After your child draws a picture of a hand, you can print the word hand underneath and then read it together. This helps your child understand that written words on a page have meaning. While this seems obvious to us, it is something your child has to figure out for later learning to read.
Talk about colors, too. Isn’t this quite a handful of early learning? And lots of fun?
Hands can make all kinds of rhythm and rhythm makes all kinds of brain connections for early learning and kindergarten readiness. Drumming is a favorite activity for young children. Pots and pans and wooden spoons can make just as satisfying a sound as a real drum.
As far as rhythm goes, it’s no wonder that kids like to explore and create rhythm. After all, it’s pretty basic. Just think of such natural rhythms as heartbeats, breathing, walking, running, and language.
Drumming uses some basic musical concepts, too like fast, slow, loud and soft. If you and your child each have a drum, you can play a very simple rhythm which your child can copy, like an echo. This is very helpful for kindergarten readiness, because it encourages careful listening and attention. Rhythm also encourages both physical and mental development. It’s not easy to coordinate movement to a beat.
You may need to use some earplugs and have a Plan B. Do you agree that, usually a few minutes of drumming goes a long way?
Kids love using their hands to paint and painting is definitely a kindergarten readiness learning and fun activity. Adults think of paints and crayons as tools for creating art. For kids, paints and crayons are more than that. They are tools for discovering and learning through play.
What are some of these learning and kindergarten readiness activities? Fine muscle control and eye-hand coordination. are the most obvious skills developed, helping little ones with writing tasks later on.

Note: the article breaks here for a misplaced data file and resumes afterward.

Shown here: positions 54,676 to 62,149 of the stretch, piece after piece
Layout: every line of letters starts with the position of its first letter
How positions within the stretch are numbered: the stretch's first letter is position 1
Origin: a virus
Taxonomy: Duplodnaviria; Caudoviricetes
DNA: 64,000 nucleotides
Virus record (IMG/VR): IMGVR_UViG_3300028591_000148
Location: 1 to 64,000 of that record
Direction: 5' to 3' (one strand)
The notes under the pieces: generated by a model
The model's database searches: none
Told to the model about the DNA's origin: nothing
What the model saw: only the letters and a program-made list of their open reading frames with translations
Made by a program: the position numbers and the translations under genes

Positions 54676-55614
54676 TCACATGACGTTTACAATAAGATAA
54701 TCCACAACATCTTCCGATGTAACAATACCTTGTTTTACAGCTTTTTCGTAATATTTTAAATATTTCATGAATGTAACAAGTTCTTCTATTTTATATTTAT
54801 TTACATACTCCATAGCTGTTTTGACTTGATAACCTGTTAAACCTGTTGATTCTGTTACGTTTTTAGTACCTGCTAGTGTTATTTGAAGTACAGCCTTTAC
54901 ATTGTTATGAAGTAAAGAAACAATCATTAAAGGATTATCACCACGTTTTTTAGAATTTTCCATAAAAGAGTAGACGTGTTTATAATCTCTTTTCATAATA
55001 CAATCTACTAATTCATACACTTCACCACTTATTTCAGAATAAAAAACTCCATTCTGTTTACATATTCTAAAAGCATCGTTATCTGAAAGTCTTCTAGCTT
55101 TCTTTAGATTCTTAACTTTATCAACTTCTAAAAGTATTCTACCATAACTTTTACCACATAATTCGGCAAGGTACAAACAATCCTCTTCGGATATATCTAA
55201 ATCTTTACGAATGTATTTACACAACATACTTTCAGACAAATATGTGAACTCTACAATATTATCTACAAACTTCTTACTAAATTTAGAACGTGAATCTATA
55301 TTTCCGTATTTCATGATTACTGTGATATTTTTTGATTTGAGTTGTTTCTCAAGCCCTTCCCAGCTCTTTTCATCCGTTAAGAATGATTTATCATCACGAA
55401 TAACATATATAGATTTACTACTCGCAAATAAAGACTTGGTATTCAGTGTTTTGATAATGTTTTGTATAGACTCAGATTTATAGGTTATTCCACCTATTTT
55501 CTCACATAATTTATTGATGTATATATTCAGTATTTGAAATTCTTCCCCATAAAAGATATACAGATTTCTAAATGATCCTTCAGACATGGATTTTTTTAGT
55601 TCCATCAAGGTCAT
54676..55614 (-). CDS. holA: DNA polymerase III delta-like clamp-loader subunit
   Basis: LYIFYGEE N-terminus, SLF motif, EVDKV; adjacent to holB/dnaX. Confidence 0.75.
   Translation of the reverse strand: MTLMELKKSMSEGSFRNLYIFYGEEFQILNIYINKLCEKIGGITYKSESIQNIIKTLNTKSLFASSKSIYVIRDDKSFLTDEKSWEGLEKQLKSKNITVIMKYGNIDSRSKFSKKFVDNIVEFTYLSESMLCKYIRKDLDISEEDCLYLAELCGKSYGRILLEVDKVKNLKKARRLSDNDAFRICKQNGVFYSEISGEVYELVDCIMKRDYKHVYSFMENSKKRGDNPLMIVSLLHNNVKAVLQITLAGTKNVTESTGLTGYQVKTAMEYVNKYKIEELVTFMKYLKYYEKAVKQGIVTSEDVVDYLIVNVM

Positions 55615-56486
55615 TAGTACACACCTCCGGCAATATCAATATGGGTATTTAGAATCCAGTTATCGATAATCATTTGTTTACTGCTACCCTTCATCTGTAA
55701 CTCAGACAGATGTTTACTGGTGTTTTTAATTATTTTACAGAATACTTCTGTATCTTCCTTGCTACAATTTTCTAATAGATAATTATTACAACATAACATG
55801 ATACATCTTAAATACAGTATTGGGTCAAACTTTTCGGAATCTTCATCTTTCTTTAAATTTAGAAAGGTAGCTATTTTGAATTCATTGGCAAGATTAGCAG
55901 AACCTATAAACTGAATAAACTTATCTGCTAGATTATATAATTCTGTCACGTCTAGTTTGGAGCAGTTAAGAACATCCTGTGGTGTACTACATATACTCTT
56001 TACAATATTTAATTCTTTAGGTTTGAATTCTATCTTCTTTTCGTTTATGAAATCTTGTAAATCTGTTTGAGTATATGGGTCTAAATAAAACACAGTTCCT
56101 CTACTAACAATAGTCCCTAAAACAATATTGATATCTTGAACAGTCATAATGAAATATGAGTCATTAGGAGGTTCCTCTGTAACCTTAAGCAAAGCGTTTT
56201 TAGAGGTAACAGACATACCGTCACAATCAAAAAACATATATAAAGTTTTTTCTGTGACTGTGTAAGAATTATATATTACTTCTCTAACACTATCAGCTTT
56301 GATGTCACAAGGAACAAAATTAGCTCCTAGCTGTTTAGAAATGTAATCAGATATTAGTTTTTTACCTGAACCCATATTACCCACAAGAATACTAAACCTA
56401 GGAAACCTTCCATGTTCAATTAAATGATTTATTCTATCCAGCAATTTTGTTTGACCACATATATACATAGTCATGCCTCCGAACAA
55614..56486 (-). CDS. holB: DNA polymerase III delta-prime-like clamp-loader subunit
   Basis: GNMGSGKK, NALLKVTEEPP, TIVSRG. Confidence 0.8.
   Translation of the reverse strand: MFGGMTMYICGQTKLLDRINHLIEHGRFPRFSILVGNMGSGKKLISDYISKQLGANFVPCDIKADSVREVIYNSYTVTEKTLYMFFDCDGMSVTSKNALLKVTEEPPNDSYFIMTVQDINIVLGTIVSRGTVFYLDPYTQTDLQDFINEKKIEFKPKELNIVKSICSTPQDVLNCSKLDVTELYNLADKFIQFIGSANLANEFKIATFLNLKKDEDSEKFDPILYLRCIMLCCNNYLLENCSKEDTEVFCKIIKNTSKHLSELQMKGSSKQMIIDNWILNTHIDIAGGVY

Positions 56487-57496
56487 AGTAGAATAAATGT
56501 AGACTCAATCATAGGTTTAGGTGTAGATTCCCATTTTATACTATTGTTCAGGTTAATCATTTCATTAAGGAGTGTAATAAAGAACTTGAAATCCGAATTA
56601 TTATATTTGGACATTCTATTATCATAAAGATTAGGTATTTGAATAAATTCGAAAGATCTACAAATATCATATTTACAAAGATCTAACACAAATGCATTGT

Creating with paints and crayons is also a form of self-expression as kids explore what they like and don’t like. They explore their own ideas and exercise their imaginations.
They are also building the understanding that images on paper have meaning; this is a basic concept for both reading and writing.
As kids talk about what they are doing and practice words such as more, darker-lighter, bigger-smaller, and the vocabulary for shapes and colors, they are developing language skills.
Kids discover that some colors mixed together make new ones for some science fun.
Helping clean up afterwards and taking care of their crayons and paints also helps them learn to be responsible.
As kids work and play, they are building their attention span, as well as focusing and concentration skills.
While painting kids experiment with boundaries. Their first attempts will probably be random patches of colors. Some children have a very difficult time stopping their work and end up with thick, brown puddles. But this is all part of the learning process and will help build kindergarten readiness. Can some painting time be included to keep little hands busy having fun and learning?
Playdough is not just a toy, it’s also a tool for lots of kindergarten readiness fun and learning. Plus, it is inexpensive, easy to make, and appeals to kids of all ages. Below are some of the ways that playdough can help develop brain connections and other skills. It helps with:
fine motor dexterity and strength; hand-eye coordination, visualizing,
vocabulary and descriptive language, measuring, counting, pre-writing,
sensory information such as shapes, texture, temperature, touch, size,
problem-solving, planning, imagining and pretending, personal expression and more.
Play-dough can help as little ones learn numbers and letters. Learning to use scissors with play-dough is much easier than with paper. Imaginations get some exercise as kids create just about anything from a lump of playdough. Here are some activities:
have your child roll out the letters of his/her name
roll out circles, triangles, rectangles, squares
make the shapes of the numbers 1-10 and roll out some little balls to show how many for each
make people or animals and tell a story
make some different shapes: flat, round, tall, short, long, curved, straight, etc
grown-ups can form the letters of the alphabet and let kids guess, or kids can make them, too.
Playdough is great for hands and great for learning and play: Can you mix up a batch for the hands at your house?